"What if we just sent the bill from our coke dealer to the Mercury?" asks Christian, tipping back another plastic cup of vodka and soda. The financial pains of the print industry come as some disappointment. "I thought the fuckin' Portland Mercury was gonna be buying us filet mignons." Quickly he comes with a solution: "Don't even write an article—there'll just be a blank page and we'll go get high." And that blank page—or perhaps a picture of some coke piled up next to a can of piss beer and an ashtray—would do a fine job capturing the Mean Jeans.
The trio—drummer Andrew (AKA Jeans Wilder), bassist Howie (Howie Doodat), and singer/guitarist Christian (Billy Jeans), all of whom refuse to use their real last names in press materials and credits—are upstairs in a house full of band posters, skateboards, records, and couch surfers. There's a painting above the fireplace; a fierce ocean surfed by a piece of pepperoni pizza. A band is practicing in the basement. Just another night at the punk house.
Solidified after a move from Washington, DC, in late 2006, the Jeans played as a duo until Howie appeared at Slabtown's Bender festival a year or so later. He wanted to jam and they exchanged numbers. "The next day I got a text from him," Andrew remembers. It read: "Yo bro, when's practice?" Howie, who felt the Jeans needed some low end, turned out to be "too awesome to say no to." Plus, he knew how to party.
"You brought us to Walmart, wasted, and bought us outfits," Christian laughs. "We went to Slabtown dressed as the Backstreet Boys and you were fuckin' getting pulled over barfin' on yourself. You were smoking crack, taking shrooms, barfin' shrooms into the toilet."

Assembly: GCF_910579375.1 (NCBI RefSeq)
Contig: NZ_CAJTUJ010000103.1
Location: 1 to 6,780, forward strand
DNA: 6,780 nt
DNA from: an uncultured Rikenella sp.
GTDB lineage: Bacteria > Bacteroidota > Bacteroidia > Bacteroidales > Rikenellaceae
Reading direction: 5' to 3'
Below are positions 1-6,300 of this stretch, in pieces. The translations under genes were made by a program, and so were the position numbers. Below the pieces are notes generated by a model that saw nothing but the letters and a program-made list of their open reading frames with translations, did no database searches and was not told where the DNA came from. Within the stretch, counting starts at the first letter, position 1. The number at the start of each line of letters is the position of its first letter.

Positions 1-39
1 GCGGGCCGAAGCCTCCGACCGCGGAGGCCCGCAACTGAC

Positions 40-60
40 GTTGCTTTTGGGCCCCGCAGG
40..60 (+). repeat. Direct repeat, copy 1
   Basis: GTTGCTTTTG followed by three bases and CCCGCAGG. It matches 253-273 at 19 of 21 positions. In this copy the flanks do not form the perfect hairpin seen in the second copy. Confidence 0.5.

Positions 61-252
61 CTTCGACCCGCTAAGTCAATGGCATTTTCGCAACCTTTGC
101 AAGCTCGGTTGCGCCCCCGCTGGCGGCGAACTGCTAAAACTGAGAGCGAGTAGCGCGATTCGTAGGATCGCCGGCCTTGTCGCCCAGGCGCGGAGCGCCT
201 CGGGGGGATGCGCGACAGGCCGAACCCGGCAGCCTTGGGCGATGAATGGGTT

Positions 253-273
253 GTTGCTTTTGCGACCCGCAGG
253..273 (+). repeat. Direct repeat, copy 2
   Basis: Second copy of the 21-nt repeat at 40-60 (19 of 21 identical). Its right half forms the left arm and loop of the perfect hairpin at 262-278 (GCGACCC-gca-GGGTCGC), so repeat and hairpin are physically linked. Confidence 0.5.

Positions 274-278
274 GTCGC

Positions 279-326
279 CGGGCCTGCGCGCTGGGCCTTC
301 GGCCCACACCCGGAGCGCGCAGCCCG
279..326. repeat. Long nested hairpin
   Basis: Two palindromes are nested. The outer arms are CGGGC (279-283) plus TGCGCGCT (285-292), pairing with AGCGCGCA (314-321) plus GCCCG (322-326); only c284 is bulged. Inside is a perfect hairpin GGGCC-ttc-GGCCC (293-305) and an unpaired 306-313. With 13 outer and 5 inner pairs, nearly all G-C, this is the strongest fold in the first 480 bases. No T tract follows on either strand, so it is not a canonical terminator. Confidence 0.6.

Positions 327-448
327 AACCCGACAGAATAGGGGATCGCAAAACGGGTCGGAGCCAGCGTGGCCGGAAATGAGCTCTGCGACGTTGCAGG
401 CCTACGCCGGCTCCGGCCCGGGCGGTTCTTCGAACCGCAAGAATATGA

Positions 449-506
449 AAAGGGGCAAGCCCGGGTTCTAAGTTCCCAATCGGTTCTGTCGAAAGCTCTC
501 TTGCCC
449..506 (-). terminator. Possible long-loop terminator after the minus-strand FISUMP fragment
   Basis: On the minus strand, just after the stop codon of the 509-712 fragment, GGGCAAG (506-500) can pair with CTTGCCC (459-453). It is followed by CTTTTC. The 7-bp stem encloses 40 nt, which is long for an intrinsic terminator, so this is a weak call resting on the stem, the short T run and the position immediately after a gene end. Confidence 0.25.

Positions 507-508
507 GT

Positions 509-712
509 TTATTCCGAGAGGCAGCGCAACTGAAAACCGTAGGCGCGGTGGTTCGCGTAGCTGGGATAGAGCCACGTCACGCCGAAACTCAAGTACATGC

Throughout the interview three bands keep coming up. "We like the Ramones, Riverdales, the Queers," says Andrew. "I think when we first started out we were trying to be a band that ripped off a band that ripped of the Ramones." And they're strikingly proficient. The Jeans' Are You Serious? blazes through 13 two-minute pop songs about partying, drugs, and grime. All are catchy and precise. Perhaps a well-constructed song is the only thing that really matters—aside from partying.
"I'm a self-depreciating ass who doesn't take myself seriously," Andrew says with a smile. "I've been wasting my life." Andrew then gestures toward Christian, "He either is, or pretends to be."
Indeed, the Jeans frontman is canny at times. Back in DC, Christian made shitty white emcee party-rap under the name C-Rex, proclaiming he had the "most ignorant rap video ever." It was not without production value. Then there was an earlier stint teaching metal guitar.
"I was a major league shredder," Christian admits. "The Berklee School of Music, they gave me a major paycheck to go teach youngsters how to shred. And 'cause I knew how to shred I said, "All right—I'll shred it.'"
A glimpse of their skills outside power pop flashes at the end of Serious' "Slime Time." Suddenly the vestiges of punk vanish, uncovering a new age-y wash of synths and electronic blips. The scrap of electronica lasts for a mere 40 seconds. The Jeans have yet to put together a real tour. They want to, but say they're "generally too lazy and/or wasted." Their label, Dirtnap, is helping, but really, the Jeans insist, it's not about business or popularity. Christian lays it out, "M.O. being: play music that doesn't suck, with bands that don't suck, and have fun."
And since the Mercury isn't paying off their coke dealer, the Jeans pull the last 50 bucks from the band fund and reach for the phone.